Ford continues to demonstrate its understanding of the opportunity that it needs to address with the migration of its business model to subscription and the recruitment of Peter Stern from Apple to run its Integrated Services division.
The company is taking a leaf out of Tesla’s book and will offer its BlueCruise advanced driver assistance products on a subscription-only basis. This is not as counterintuitive as it sounds as new car buyers will be able to purchase the service for three years with an upfront payment of $2,100. Since it will be marketed as an option in the usual way, it is unlikely to change the purchase experience of new car buyers very much. Furthermore, as so many vehicles are purchased on leasing schemes, there is a good chance that the buyer of the new vehicle would have changed the vehicle before the three-year period has elapsed.
This is how Ford seeks to introduce users to the idea of subscription, but there remain some features that will never work on a subscription basis. Two of these are Mercedes’ idea of asking customers to pay $1,200 per year to improve the driving performance of their EVs and BMW’s idea of asking customers to pay $180 per year for heated seats. This is a very common strategy employed by consumer electronics companies and has also been used to good effect by Tesla.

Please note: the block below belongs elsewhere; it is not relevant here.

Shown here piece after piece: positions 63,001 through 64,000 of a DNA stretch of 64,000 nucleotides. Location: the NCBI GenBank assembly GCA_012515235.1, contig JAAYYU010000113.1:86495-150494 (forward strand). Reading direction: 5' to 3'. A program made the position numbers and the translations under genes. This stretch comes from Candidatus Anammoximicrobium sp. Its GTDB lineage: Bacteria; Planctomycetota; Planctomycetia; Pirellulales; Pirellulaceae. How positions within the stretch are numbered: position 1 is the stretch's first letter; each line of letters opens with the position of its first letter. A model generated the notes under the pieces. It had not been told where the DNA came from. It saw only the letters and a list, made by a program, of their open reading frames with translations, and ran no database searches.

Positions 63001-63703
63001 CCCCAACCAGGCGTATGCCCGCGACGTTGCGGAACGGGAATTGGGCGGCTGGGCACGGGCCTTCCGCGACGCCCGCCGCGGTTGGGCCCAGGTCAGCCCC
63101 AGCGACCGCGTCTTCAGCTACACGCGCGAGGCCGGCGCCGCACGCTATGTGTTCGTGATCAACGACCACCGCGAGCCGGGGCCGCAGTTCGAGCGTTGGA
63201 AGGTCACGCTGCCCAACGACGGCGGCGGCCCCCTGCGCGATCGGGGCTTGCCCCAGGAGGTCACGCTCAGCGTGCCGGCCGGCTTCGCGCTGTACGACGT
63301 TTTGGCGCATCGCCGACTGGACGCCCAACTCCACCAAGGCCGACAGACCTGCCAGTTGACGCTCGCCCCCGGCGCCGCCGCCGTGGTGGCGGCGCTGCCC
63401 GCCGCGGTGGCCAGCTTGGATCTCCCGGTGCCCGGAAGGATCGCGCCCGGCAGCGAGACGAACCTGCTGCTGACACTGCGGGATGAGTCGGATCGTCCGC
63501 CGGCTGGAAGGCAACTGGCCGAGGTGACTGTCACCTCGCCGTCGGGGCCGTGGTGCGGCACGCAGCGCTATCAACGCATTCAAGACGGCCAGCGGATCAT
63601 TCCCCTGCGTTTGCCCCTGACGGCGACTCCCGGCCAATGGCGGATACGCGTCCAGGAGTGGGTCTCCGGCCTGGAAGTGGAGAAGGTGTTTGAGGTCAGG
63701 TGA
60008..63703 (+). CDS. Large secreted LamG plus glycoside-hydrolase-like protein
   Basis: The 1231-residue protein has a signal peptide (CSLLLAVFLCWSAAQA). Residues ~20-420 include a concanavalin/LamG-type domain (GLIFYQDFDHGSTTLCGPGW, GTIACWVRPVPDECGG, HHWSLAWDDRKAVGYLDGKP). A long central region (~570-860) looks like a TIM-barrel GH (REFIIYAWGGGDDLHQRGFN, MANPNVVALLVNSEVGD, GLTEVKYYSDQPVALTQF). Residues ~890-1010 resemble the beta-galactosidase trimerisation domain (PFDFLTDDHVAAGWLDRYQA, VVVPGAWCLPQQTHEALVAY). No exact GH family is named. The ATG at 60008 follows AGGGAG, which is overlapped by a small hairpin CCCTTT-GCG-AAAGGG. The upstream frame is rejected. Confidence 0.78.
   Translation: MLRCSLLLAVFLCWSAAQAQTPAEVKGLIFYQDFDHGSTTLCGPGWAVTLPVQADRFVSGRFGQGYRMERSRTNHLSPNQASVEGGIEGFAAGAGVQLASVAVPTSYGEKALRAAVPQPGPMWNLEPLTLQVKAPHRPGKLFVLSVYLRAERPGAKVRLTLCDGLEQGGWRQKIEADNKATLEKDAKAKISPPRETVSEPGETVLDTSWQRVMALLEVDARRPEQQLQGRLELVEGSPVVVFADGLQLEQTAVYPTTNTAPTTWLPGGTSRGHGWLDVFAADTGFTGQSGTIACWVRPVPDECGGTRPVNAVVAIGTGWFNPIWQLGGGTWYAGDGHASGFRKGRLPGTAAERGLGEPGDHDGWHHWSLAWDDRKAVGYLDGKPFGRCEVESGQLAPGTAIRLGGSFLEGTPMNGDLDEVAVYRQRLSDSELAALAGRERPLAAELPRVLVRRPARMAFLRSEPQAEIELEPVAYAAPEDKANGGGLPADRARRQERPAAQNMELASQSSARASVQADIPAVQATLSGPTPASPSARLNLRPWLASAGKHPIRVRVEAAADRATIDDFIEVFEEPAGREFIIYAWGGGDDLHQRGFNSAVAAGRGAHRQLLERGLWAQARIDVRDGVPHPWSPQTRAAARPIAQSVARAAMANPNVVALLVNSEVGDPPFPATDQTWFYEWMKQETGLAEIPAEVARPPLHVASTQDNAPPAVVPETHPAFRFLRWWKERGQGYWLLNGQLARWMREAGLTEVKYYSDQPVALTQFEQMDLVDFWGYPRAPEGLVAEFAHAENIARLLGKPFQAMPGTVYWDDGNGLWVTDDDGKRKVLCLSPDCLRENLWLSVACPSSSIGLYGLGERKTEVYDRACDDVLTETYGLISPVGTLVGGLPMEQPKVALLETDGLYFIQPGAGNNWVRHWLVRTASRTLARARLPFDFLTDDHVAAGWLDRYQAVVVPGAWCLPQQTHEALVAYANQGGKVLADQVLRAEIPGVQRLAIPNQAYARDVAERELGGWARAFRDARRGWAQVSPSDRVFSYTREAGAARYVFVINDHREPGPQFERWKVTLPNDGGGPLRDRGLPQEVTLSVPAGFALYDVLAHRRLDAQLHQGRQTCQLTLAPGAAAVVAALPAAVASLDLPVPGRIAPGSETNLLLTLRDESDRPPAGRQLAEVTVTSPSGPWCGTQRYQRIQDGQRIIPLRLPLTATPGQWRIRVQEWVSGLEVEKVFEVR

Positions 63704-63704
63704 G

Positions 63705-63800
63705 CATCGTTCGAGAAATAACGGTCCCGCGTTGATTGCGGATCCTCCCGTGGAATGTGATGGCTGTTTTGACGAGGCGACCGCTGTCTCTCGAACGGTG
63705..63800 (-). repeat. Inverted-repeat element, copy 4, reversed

However, the vehicle-buying public has been paying one-off fees for hardware options for decades and I suspect that there is going to be a lot of resistance to paying $15 a month to keep one’s bottom warm in winter. Hence, the right approach is to charge for the options exactly as they have been for years and to offer subscriptions for services rather than products.
Advanced driver assistance sits right in the middle as it requires extra hardware to be present but is almost entirely driven by software which will need constant updating. Furthermore, much like a chauffeur that needs to be paid on a monthly basis, it is not a very large conceptual jump to be seen as a service rather than a hardware option.
Tesla has already prepared the market for this and so Ford has a pretty good chance of winning adoption with this model. Ford has also recruited Peter Stern who spent six years at Apple (Time Warner before that) running its subscription services.
The idea here is obviously to ensure that when it comes to Digital Life in the vehicle, Ford is ready with an appealing option for each activity with which the user will engage. This will go from a media consumption offering to transport-related services such as smart parking, which saves the user from driving round and round looking for a parking spot.
The market for digital services in the vehicle could be very large indeed especially as consumer spending on vehicle transportation declines over the next 20 years. Ford is again doing the right thing in attempting to address this market, but it will need to ensure that its user experience remains relevant in the vehicle as Apple and Google will be only too happy to sell their services and those of third parties via their user experiences instead.
This is the key challenge that all OEMs face over the next 20 years and Ford remains one of the few automakers outside of Tesla that appear to understand what is happening to their industry and seem to be addressing it in the right way.
(This guest post was written by Richard Windsor, our Research Director at Large. This first appeared on Radio Free Mobile. All views expressed are Richard’s own.)